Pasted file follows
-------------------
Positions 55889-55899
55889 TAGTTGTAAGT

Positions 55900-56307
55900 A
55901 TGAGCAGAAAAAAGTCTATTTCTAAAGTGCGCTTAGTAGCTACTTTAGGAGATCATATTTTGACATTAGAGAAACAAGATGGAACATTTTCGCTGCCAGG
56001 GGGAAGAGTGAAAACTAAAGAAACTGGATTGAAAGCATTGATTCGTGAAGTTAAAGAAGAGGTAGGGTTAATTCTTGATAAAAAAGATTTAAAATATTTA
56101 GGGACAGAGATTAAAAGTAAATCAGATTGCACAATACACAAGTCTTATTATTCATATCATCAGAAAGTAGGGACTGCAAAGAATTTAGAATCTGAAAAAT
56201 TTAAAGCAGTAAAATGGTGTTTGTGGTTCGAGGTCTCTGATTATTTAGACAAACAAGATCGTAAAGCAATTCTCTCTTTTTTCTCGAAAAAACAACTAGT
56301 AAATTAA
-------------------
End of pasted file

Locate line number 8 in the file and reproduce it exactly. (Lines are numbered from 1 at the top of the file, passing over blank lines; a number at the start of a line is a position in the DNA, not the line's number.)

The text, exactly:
56201 TTAAAGCAGTAAAATGGTGTTTGTGGTTCGAGGTCTCTGATTATTTAGACAAACAAGATCGTAAAGCAATTCTCTCTTTTTTCTCGAAAAAACAACTAGT